Pound for Pound is a good book about an exceptional athlete who was also a decent man. Whatever else it is, it is a reminder of what a brutal craft prizefighting was and always will be. As a writer Herb Boyd is about average. There are times when he is out of his depth in writing about boxing - he makes a bizarre early reference to how many more amateur fights Robinson had (69) than contemporary fighters (Floyd Mayweather, as a timely example, had more than 220) - and there are times when he's re Pound for Pound is a good book about an exceptional athlete who was also a decent man. Whatever else it is, it is a reminder of what a brutal craft prizefighting was and always will be. As a writer Herb Boyd is about average. There are times when he is out of his depth in writing about boxing - he makes a bizarre early reference to how many more amateur fights Robinson had (69) than contemporary fighters (Floyd Mayweather, as a timely example, had more than 220) - and there are times when he's reduced to campy intrusion, such as letting us know, apropos of nothing, that milkshakes at a neighborhood drug store were "delicious." Too, Boyd - described as a noted activist, journalist, author and teacher - is much more of a Robinson fan than a boxing writer or a biographer. Pound for Pound is not exhaustive or particularly critical, and at times it feels like the author is trying too hard to cover up Robinson's misdeeds. Probably the origin of this is contained in the book's title. See, "pound for pound" is a ranking system that was invented for Robinson's benefit. As a welterweight champ, Robinson couldn't hope to knock out a heavyweight like Joe Luis, but "pound for pound", the argument goes, Robinson was the better and harder punching prizefighter. That brings us to Muhammad Ali. Ali was fond of calling himself "The Greatest" even though Ali himself knew that Robinson was greater. But in the immaturity and widespread hagiography of the 1960s and 70s, Ali became something of a cultural icon. As a half-naked pugilist he became, to some, a philosopher and civil rights icon. In Pound for Pound Boyd is endeavoring to argue that Robinson was the greatest fighter of all time - which he was. Trouble is, in the residue of the 70s, Boyd feels compelled to prove Robinson was also a great person, else how could he be compared with Ali? Really, Robinson fit very few definitions of "great" outside the ring. That's fine; Ali fit even fewer (including his own professed definitions). But it will take another three decades and a cultural overhaul before the truth of what roles athletes played (or didn't play) in social change (or social stasis) is clarified. In the meantime, Pound for Pound is a good introduction to Robinson. And it's particularly appropriate for any young boxing fan who's mistakenly believed Floyd Mayweather's recent assertions that he's somehow greater than Robinson was.

  4. 4 out of 5

    Jamar

    A great book for any boxing or Harlem Renaissance fan. Often seen and acclaimed as THE best boxer of all-time and one of the best businessmen of Harlem, this book will give you a detailed look at Ray Robinson's life. And it showed me that a man with such great looks, personality, and a man who at times made victory look so effortlessly, can have many faults and struggles as well. A great novel to humble any champ!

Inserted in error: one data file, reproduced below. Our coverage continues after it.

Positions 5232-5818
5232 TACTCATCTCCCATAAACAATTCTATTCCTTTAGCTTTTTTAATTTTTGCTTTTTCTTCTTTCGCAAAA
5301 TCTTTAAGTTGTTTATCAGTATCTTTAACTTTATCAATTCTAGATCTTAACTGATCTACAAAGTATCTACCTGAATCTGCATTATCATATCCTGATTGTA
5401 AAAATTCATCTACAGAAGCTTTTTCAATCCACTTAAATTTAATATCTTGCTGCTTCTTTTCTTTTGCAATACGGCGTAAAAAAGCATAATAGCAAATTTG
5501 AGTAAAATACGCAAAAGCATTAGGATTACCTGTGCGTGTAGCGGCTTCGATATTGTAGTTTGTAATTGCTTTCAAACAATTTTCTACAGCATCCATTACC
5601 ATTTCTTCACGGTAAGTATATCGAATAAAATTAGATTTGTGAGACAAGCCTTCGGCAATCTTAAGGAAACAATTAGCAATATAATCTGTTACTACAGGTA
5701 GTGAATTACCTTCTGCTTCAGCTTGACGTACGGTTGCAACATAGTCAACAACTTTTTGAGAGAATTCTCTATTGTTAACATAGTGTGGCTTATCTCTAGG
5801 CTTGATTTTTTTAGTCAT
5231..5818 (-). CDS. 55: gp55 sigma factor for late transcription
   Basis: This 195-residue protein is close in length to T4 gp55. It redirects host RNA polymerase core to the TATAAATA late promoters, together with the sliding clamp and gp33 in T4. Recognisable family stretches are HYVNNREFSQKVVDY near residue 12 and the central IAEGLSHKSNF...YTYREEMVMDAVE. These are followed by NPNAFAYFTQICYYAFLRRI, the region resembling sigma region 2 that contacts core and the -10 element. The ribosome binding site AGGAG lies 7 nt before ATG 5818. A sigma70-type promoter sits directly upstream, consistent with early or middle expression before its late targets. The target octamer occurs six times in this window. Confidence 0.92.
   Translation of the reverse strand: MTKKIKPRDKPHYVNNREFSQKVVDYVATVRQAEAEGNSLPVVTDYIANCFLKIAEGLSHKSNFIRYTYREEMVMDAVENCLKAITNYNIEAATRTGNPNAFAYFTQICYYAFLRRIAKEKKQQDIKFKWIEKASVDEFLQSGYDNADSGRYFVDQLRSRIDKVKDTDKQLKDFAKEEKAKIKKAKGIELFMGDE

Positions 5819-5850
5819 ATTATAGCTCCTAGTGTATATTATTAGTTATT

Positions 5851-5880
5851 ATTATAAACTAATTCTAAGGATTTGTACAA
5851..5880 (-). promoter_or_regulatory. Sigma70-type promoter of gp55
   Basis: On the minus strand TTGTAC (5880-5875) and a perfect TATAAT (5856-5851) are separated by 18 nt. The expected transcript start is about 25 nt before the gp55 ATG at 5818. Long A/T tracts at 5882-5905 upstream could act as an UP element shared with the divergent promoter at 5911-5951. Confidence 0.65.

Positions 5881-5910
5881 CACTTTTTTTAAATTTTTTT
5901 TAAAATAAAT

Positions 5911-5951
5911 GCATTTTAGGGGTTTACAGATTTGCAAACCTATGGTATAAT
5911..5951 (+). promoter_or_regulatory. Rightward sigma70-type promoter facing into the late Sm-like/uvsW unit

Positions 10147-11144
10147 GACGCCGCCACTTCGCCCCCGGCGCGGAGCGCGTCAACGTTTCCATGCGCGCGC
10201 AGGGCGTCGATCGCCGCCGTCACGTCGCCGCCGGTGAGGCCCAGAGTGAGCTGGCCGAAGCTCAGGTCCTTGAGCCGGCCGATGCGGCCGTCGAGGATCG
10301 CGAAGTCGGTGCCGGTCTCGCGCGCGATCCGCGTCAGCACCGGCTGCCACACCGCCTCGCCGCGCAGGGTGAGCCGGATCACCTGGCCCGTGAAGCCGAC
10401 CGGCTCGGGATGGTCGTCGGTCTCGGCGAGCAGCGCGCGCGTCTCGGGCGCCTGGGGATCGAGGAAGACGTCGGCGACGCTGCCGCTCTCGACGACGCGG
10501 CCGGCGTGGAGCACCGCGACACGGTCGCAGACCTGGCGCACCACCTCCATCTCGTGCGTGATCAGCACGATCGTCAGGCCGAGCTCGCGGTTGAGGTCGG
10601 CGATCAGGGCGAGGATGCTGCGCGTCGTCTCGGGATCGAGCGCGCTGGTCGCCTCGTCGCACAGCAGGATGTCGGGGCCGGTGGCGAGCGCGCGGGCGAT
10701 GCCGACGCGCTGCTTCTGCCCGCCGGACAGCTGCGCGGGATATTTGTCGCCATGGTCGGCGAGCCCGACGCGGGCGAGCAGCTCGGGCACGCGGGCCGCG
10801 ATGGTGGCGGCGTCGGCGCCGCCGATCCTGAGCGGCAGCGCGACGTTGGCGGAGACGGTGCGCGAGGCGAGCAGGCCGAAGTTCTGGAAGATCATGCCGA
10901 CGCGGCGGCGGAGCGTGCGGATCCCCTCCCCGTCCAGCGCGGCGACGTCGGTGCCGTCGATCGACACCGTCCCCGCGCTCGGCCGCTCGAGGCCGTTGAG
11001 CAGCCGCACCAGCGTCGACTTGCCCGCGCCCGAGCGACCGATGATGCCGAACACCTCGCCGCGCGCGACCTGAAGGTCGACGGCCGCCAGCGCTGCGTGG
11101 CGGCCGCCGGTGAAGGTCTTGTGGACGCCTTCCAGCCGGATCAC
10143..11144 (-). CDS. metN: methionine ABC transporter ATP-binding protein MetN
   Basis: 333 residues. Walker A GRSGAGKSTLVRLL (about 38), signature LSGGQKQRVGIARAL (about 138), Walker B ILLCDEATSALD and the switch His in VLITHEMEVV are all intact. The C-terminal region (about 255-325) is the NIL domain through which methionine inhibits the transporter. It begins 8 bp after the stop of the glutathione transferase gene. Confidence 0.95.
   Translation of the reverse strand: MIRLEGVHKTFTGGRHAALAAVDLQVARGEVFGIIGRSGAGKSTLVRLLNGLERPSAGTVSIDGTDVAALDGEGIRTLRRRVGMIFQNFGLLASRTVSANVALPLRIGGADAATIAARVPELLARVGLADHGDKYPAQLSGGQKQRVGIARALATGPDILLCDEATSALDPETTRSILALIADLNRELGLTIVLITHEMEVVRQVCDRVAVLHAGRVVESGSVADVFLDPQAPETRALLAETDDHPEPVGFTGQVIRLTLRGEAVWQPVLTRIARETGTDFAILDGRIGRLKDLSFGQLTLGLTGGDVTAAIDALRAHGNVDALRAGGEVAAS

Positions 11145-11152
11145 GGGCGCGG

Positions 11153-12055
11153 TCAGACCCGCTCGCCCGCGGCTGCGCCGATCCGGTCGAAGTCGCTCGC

5. 5 out of 5

    Tj

    As sports biographies go, especially given that the reader - me - has no real knowledge of boxing other than enjoying the odd big fight night here and there, I thought it offered an interesting insight into the man himself and the murky world of sports promotion and the corruption and exploitation inherent in all sporting celebrity

  6. 5 out of 5

    Tyler

    The life of the best boxer in the history of the sport. The focus is more on his life, his relationship w/ his wife, and living in Harlem in the late 40s and early 50s. Its good, but im more interested in his fights.

  7. 5 out of 5

    Wayne

    Basically a 300 page Wikipedia entry

  8. 5 out of 5

    DJ Meunier

    In depth look into SRR's life inside and outside of the ring. A valuable read for any boxing or fight aficionado.

  9. 5 out of 5

    Kevin

    A good boxing biography. There isn't a lot here that isn't in Sugar's autobiography but a good read for boxing fans.

  10. 4 out of 5

    Ward

    OK but a little superficial. A chronological account without a whole lot of insight. I'm sure he was more interesting than this.

  11. 5 out of 5

    Dayla

    Pound for pound no one beat Sugar Ray Robinson. Yes that is what they said, and it was true. Sugar Ray died on my birthday April 12, 1989. Joe Louis died on my birthday April 12, 1981. No wonder I always felt connected to boxers. Great book about his life.

  12. 5 out of 5

    Lala Hulse

    If you don't like boxing at all, this sure is the boxing book for you! I actually couldn't finish it - I had to put it down when the author said that Robinson "kayoed" his opponent. That's fine for a regular book, but KO is a term of art in boxing and it has a particular meaning. And spelling. Aside from the evident disinterest in actual boxing, I was left with more question about Sugar Ray than answers. If you're looking for African American history there are better books, and if you're looking If you don't like boxing at all, this sure is the boxing book for you! I actually couldn't finish it - I had to put it down when the author said that Robinson "kayoed" his opponent. That's fine for a regular book, but KO is a term of art in boxing and it has a particular meaning. And spelling. Aside from the evident disinterest in actual boxing, I was left with more question about Sugar Ray than answers. If you're looking for African American history there are better books, and if you're looking for boxing history almost anything else would be better.

  13. 5 out of 5

    Fraggle

  14. 5 out of 5

    Andrew Schneider

  15. 5 out of 5

    Jimrudi

  16. 4 out of 5

    David

  17. 5 out of 5

    Sullivan Marbry

  18. 5 out of 5

    Tim

  19. 4 out of 5

    Jason

  20. 5 out of 5

    Paul Taylor

  21. 4 out of 5

    Alex Davies

  22. 4 out of 5

    Kevin J.

  23. 5 out of 5

    6th hour ELA 10

  24. 4 out of 5

    Philip Cohen

  25. 5 out of 5

    Braj

  26. 5 out of 5

    Carol Havlik

  27. 4 out of 5

    Chris

  28. 5 out of 5

    Dakota

  29. 5 out of 5

    Jason Fullerton

  30. 5 out of 5

    Phil